Dairy Crest has hailed a new era of transparency in the milk price debate between retailers, processors and farmers as it unveiled its new pricing formula for milk producers today.

The formula will calculate the price Dairy Crest pays non-aligned liquid milk farmers on a monthly basis based on five factors: the cost of compound feed, red diesel and fertiliser as well as the price of bulk cream and four pints of milk in the retailers.

The new formula contract will launch on 1 April with a starting price of 29.95 pence per litre. After that, it will move up or down in line with the five market factors.

Dairy processors have in the past been criticised for cutting farmgate prices when dairy commodities markets fall but not raising them once markets recover. But new formula would ensure farmers’ prices would reflect straight away what was happening in the market, said Dairy Crest milk procurement director Mike Sheldon.

The formula has been developed by consultant Stephen Bradley of milkprices.com, and is being launched by Dairy Crest in partnership with its Dairy Crest Directfarmer group. DCD company secretary Michael Masters stressed the new formula would not “fix” prices for farmers or deliver huge price increases overnight. “If you think this will deliver 35p per litre from April, you’ll be disappointed,” he said.

But the formula’s link to market movements meant that farmers would have much better visibility of where their milk prices were going, and could be confident that they were receiving a price that had been calculated in a transparent manner, he added.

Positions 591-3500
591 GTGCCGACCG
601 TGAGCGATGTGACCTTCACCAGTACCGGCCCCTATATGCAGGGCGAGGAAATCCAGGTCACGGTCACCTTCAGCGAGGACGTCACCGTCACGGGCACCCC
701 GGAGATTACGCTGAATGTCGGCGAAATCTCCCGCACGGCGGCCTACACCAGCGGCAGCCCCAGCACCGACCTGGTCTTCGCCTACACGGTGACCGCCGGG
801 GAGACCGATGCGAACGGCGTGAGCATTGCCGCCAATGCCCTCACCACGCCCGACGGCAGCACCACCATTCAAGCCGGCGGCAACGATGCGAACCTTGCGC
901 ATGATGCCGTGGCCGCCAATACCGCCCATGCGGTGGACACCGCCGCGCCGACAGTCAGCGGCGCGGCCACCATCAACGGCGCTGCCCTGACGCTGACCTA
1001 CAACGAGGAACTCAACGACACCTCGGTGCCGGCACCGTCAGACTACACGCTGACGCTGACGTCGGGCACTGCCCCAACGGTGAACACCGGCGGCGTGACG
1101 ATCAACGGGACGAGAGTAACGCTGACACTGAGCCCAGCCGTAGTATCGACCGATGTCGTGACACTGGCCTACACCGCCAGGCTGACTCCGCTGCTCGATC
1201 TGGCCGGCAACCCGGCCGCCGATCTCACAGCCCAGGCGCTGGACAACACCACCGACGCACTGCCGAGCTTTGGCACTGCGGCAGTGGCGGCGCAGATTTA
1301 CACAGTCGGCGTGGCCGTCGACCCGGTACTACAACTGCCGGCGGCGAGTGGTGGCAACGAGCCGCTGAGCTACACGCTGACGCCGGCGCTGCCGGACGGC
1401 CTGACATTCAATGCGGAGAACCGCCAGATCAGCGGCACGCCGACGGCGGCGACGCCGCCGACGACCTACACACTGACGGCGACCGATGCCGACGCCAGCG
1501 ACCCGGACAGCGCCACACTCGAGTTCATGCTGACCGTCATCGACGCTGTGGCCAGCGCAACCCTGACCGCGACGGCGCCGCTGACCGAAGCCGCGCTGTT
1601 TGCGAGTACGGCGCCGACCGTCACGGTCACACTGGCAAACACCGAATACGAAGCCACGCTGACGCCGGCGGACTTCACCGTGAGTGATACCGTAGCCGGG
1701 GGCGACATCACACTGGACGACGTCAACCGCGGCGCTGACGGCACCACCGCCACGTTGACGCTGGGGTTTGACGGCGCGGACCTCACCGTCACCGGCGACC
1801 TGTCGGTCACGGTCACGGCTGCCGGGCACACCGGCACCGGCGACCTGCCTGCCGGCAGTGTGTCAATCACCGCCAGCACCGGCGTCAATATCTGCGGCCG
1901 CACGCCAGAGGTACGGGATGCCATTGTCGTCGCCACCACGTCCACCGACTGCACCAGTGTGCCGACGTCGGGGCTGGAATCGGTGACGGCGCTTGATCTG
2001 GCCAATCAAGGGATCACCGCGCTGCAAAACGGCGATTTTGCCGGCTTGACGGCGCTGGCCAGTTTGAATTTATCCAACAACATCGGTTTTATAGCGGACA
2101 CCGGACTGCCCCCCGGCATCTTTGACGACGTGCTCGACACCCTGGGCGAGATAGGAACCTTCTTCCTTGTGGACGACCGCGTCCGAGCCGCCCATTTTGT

This was echoed by Bradley, who said the new formula would “lift the lid” on milk prices but farmers had to accept that “living with the market” meant there were downsides as well as upsides.

Both Dairy Crest and DCD also said they hoped having a formula might take “the heat” out of arguments over milk prices.

Dairy Crest will initially restrict the new formula to 100 million litres for 2013/14, but Sheldon said the company ultimately wanted to move all of its non-aligned milk farmers onto a formula contract. In time, a formula contract could also be extended to Davidstow cheese producers, although based on different calculations than those underpinning the liquid contract.

Sheldon said Dairy Crest was currently talking to its retailer customers in order to get commercial arrangements to underpin its new formula in place, and said feedback so far had been positive. “We’re engaged with a couple of retailers. We’ve got a bit more work to do, but the response has been pretty favourable,” he said.

Sheldon added the formula could prove particularly attractive to retailers that did not currently have a pool of aligned farmers for their liquid milk. “This might be a way of showing their support to the farming fraternity without having an aligned group,” he said.

Dairy Crest’s new formula was launched as part of its commitment to the voluntary industry code of conduct on dairy contracts. In accordance with the code’s rules, the formula contract does not need to offer farmers a three-month notice period but will operate on a 12-month basis.

The NFU said it welcomed the new formula. “The NFU has lobbied hard for milk buyers to offer more certainty and transparency to farmers in terms of the price they receive for their milk,” said Mansel Raymond, NFU dairy board chairman. “While the formula will be limited at first, we hope that in the near future determinable and transparent milk pricing becomes an option open to all Dairy Crest supplier farmers.”